Even the recent deal with Iran in Vienna is unlikely-especially given the war hawks in Congress-to truly end Washington's 36-year-long Great Wall of Mistrust with Iran. Instead, the odds are that Iran, freed from sanctions, will indeed be absorbed into the Sino-Russian project to integrate Eurasia, which leads us to the spectacle of Washington's warriors, unable to act effectively, yet screaming like banshees.
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NATO's supreme commander, Dr. Strangelove, sorry, American General Philip Breedlove, insists that the West must create a rapid-reaction force-online-to counteract Russia's "false narratives." Secretary of Defense Ashton Carter claims to be seriouslyconsidering unilaterally redeploying nuclear-capable missiles in Europe.The nominee to head the Joint Chiefs of Staff, Marine Commandant Joseph Dunford, recently directly labeled Russia America's true "existential threat"; Air Force General Paul Selva, nominated to be the new vice chairman of the Joint Chiefs, seconded that assessment, using the same phrase and putting Russia, China, and Iran, in that order, as more threatening than the Islamic State (ISIS). In the meantime, Republican presidential candidates and a bevy of congressional war hawks simply shout and fume when it comes to both the Iranian deal and the Russians. In response to the Ukrainian situation and the "threat" of a resurgent Russia (behind which stands a resurgent China), a Washington-centric militarization of Europe is proceeding apace. NATO is now reportedly obsessed with what's being called "strategy rethink"- as in drawing up detailed futuristic war scenarios on European soil. As economist Michael Hudson has pointed out, even financial politics are becoming militarized and linked to NATO's new Cold War 2.0.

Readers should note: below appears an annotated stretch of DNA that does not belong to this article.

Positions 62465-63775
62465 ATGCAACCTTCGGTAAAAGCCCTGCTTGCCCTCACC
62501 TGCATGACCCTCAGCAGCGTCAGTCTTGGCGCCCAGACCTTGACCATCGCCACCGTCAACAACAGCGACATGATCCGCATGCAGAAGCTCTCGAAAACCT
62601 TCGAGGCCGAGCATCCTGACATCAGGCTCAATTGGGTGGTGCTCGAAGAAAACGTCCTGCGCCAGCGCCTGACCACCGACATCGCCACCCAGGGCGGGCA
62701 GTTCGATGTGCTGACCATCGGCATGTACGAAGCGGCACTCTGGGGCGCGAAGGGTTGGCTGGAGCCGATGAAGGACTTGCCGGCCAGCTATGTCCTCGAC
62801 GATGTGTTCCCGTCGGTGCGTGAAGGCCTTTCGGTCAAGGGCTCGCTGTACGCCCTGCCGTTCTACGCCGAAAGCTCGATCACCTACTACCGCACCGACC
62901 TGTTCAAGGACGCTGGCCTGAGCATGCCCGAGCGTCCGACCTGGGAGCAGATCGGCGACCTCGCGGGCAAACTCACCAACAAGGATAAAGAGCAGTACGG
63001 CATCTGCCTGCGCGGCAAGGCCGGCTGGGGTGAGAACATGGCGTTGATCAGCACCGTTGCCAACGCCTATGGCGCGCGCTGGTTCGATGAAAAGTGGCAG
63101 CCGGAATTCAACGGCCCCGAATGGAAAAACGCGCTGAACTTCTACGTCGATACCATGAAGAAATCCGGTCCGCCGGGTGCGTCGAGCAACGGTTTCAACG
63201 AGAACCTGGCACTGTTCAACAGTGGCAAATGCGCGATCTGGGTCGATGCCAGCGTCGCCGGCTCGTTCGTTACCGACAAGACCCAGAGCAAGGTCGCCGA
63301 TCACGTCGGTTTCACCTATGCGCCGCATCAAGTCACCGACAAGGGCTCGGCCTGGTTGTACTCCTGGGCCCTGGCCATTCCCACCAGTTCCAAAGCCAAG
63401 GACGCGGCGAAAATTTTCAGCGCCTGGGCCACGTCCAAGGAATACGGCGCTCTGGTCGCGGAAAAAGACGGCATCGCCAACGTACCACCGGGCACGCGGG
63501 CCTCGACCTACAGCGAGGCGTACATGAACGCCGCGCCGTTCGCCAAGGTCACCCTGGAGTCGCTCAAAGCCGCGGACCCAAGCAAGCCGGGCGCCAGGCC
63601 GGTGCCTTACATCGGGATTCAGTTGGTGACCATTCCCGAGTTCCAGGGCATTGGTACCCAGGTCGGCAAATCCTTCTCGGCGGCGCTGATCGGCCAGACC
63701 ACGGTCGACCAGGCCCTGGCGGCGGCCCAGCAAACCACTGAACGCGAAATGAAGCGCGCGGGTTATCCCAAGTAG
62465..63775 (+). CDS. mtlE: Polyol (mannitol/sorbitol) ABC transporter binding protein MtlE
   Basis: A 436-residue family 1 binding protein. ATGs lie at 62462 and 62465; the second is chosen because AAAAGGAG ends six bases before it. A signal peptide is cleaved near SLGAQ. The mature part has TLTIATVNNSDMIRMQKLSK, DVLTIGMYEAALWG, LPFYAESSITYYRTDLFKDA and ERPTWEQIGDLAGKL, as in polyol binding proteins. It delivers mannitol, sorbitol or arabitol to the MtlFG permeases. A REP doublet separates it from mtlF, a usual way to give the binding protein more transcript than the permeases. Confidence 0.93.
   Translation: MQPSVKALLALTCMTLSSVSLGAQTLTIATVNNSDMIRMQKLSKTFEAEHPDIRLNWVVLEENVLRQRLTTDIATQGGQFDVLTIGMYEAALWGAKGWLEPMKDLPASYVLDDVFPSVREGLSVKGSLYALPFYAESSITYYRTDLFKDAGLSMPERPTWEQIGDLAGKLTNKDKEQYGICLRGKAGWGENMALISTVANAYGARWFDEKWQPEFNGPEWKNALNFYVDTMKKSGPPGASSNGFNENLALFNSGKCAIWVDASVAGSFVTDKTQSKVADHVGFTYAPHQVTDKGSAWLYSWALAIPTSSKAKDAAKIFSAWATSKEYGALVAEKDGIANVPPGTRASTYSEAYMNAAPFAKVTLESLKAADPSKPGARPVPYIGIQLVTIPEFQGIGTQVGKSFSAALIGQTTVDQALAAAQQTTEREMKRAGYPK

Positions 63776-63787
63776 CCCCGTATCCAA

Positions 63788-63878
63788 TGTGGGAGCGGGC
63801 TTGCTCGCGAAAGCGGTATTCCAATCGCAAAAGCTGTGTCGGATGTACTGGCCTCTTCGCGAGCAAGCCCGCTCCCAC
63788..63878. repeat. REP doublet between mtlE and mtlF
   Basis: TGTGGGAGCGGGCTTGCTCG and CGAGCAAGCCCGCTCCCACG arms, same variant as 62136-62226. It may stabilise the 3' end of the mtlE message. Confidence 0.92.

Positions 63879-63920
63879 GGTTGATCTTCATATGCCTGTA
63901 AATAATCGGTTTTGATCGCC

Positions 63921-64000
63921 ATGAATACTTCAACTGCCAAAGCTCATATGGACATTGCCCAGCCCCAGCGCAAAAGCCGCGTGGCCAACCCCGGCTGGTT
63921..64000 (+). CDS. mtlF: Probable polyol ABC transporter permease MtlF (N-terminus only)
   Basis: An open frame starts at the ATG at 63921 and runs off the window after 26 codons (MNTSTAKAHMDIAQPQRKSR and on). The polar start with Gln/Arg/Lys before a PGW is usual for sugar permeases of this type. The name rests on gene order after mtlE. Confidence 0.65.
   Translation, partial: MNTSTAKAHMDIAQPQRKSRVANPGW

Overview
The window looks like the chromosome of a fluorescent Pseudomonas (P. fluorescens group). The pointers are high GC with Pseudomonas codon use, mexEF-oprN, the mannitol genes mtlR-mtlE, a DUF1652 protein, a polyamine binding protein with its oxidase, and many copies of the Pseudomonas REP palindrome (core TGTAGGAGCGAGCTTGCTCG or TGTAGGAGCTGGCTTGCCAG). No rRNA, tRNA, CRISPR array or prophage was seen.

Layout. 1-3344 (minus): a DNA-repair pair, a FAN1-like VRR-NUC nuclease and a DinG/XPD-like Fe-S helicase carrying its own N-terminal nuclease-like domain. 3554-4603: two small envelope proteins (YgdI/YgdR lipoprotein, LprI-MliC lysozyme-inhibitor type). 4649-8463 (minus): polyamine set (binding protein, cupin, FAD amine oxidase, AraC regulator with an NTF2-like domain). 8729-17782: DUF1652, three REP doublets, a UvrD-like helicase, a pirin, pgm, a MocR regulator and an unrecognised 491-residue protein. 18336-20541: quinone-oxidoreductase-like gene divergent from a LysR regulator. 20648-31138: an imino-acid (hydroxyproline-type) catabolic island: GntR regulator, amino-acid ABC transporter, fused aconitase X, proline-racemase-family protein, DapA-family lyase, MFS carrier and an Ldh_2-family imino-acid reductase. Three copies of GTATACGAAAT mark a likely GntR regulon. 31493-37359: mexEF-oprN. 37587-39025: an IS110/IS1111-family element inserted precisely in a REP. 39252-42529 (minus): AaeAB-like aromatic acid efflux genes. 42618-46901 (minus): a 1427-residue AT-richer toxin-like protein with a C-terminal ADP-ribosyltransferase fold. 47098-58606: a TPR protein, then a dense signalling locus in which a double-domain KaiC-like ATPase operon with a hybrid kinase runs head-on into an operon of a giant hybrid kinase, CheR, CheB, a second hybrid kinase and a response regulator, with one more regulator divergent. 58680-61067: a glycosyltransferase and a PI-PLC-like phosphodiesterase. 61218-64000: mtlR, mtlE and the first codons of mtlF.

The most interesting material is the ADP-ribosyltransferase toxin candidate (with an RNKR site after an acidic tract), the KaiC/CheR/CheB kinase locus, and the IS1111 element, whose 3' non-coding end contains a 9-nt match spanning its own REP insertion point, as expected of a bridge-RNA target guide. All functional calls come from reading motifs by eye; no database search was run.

In its latest National Military Strategy, the Pentagon suggests that the risk of an American war with another nation (as opposed to terror outfits), while low, is "growing" and identifies four nations as "threats": North Korea, a case apart, and predictably the three nations that form the new Eurasian core: Russia, China, and Iran. They are depicted in the document as "revisionist states," openly defying what the Pentagon identifies as "international security and stability"; that is, the distinctly un-level playing field created by globalized, exclusionary, turbo-charged casino capitalism and Washington's brand of militarism.